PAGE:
Conceived of in such terms the vampire seems more akin to the latter-day view of the superhero as a tragic figure struggling with the burden of their powers and beset by human frailty, such as Bruce Banner or Wolverine. Certainly it is not difficult to see something of the same adolescent desire to be not just different, but special, that underpins the allure of the superhero in the identification with the vampire that occurs in many Gothic subcultures.

Yet while the fascistic quality of the superhero is for the most part kept in check by their human connections, and by the demand they do good, vampires are not bound by the same rules. Instead they offer an image of power exhilarating in its lack of restraint. They are creatures of their natures, whatever their torments, unchecked by human morality.

This is thrilling. Yet it is thrilling, as Meyer’s construction of Edward and his siblings as the coolest kids in school suggests, not because we are afraid of vampires as we once were, but because we want, like Twilight’s Bella, or True Blood’s Sookie, to be vampires.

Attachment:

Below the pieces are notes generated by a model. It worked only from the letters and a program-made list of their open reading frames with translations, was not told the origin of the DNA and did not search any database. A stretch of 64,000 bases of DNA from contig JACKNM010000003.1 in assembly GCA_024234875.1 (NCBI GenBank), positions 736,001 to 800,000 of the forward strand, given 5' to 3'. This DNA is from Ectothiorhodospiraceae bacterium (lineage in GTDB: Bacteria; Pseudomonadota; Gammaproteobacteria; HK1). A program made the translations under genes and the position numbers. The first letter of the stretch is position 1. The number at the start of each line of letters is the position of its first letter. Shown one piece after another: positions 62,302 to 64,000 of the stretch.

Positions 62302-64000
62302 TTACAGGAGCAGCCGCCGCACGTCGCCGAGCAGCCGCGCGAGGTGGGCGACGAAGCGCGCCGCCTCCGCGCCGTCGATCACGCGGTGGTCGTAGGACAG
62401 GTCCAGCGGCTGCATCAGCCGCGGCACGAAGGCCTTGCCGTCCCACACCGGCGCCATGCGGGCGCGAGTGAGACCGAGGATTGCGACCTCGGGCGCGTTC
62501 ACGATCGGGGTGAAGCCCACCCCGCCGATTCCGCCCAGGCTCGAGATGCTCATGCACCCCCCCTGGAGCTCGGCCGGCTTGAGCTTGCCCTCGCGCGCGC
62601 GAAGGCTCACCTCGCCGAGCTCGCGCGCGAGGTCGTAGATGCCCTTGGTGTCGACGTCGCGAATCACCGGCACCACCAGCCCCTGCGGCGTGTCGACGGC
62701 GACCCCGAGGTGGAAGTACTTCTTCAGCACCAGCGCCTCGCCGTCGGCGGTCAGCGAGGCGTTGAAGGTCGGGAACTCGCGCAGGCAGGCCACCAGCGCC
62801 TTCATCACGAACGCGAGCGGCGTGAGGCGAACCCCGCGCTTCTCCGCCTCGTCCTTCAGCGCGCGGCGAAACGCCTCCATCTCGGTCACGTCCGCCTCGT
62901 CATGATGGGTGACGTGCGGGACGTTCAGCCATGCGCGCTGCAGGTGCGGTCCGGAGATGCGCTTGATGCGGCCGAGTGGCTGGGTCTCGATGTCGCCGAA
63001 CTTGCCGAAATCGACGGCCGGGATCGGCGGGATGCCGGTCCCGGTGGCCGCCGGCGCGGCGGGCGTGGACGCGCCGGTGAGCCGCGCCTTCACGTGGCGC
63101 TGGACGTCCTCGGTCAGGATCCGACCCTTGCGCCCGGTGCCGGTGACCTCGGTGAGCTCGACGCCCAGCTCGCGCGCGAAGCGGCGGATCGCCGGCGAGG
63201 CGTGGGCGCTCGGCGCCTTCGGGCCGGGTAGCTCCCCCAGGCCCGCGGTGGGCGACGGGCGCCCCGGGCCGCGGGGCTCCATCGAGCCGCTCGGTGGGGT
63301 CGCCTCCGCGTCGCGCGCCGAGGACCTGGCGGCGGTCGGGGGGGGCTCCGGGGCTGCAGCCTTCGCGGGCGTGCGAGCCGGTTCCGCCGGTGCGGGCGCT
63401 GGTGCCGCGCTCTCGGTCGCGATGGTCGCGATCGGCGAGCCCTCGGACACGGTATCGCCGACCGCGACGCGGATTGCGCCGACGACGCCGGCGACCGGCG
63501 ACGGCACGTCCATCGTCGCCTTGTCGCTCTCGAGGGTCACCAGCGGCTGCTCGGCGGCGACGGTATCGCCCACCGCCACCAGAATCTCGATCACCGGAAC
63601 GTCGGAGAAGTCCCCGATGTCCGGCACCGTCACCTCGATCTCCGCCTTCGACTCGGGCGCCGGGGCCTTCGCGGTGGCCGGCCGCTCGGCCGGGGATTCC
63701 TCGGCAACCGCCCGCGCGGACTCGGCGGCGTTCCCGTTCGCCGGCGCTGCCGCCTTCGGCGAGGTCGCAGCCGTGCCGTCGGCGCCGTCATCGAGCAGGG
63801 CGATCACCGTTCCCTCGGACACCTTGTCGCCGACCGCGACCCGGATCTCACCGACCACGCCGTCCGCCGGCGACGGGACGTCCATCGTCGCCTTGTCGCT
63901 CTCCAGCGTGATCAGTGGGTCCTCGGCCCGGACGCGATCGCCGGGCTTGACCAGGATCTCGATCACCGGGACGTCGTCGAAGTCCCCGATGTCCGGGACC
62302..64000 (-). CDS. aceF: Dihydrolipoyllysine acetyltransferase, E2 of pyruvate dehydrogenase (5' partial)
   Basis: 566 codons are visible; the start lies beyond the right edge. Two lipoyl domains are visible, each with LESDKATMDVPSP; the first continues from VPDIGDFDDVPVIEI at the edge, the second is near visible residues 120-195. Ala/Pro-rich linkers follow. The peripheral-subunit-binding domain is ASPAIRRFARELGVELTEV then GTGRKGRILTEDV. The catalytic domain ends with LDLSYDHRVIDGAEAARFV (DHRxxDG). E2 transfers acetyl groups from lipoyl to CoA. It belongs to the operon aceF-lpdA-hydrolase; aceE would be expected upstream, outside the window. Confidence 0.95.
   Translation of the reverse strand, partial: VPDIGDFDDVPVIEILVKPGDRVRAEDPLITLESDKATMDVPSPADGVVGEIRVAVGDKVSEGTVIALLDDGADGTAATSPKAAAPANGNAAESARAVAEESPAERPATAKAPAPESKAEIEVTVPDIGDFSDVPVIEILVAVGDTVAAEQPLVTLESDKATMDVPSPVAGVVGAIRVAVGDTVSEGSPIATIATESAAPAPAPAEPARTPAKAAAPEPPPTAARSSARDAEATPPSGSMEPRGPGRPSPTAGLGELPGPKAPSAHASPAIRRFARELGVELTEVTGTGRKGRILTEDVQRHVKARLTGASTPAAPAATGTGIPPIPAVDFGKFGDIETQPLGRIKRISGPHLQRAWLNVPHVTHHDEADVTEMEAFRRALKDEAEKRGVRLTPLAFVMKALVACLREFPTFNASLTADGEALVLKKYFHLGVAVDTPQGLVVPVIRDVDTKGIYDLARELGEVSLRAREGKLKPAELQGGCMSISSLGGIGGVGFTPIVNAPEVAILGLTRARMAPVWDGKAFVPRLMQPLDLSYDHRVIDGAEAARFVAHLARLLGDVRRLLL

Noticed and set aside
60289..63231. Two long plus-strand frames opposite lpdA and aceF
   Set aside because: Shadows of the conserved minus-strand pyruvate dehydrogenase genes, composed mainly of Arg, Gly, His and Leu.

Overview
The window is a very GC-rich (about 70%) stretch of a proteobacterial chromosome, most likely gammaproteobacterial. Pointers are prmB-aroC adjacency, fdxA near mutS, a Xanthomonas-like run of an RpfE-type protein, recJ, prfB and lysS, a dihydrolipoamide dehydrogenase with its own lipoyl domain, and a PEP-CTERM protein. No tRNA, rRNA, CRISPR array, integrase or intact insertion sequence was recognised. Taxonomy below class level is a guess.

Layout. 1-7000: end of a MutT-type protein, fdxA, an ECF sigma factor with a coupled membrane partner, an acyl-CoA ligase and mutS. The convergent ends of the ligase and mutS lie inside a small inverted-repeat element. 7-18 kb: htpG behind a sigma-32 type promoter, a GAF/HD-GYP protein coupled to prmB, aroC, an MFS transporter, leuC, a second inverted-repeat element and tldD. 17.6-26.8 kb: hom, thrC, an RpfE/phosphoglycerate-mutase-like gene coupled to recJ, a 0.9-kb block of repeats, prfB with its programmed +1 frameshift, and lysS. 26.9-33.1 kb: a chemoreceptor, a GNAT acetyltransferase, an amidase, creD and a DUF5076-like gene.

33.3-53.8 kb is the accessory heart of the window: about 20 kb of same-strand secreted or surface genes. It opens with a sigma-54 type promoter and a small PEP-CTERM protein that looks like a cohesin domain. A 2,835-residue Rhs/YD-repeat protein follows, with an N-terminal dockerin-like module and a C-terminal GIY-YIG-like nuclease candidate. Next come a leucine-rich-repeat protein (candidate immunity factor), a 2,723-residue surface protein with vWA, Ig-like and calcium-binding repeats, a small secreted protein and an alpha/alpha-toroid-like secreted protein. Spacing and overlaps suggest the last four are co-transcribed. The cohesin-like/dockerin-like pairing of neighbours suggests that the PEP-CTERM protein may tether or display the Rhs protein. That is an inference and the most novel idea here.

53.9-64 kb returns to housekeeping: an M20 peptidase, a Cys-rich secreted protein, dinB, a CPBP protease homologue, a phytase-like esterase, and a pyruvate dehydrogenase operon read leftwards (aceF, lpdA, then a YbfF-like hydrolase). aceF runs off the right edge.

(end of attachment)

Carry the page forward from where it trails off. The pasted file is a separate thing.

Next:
Perhaps this should not come as such a surprise. For all its archetypal power the vampire is a human creation, a mirror for our fears and our desires. And it is, of course, simply one final testament to the vampire’s mutability. Yet there is in it something more than a little troubling, some sense that in our lust for power we are, in our small way, not that different from vampires, driven by our animal natures. The only difference is that we are real.

Originally published in The Australian Literary Review, July 2009.

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7 Comments Post a comment
  1. We had a good laugh at the Fernie Writer’s Conference in July 2011 when Aritha Van Herk (who teaches in the MFA creative writing program at University of Calgary) told us that the previous year she had been confronted by 17/18 students wanting to write ‘vampire novels.’ I think part of the appeal of the vampire legend is not just almost-immortality, but that the older a vampire is the stronger s/he gets. We thus get two vast improvements on the human condition in one, with the only drawbacks being the need to feast on human blood and avoid sunlight. And with global warming we’re all avoiding sunlight or having to protect ourselves from it anyway, aren’t we?

    August 30, 2012
  2. Nice summary, James! (Again reminding me to check out Dead Europe.) Just a footnote: did you mean Salem’s Lot though, instead of The Stand? I imagine the context is equally applicable.

    March 18, 2013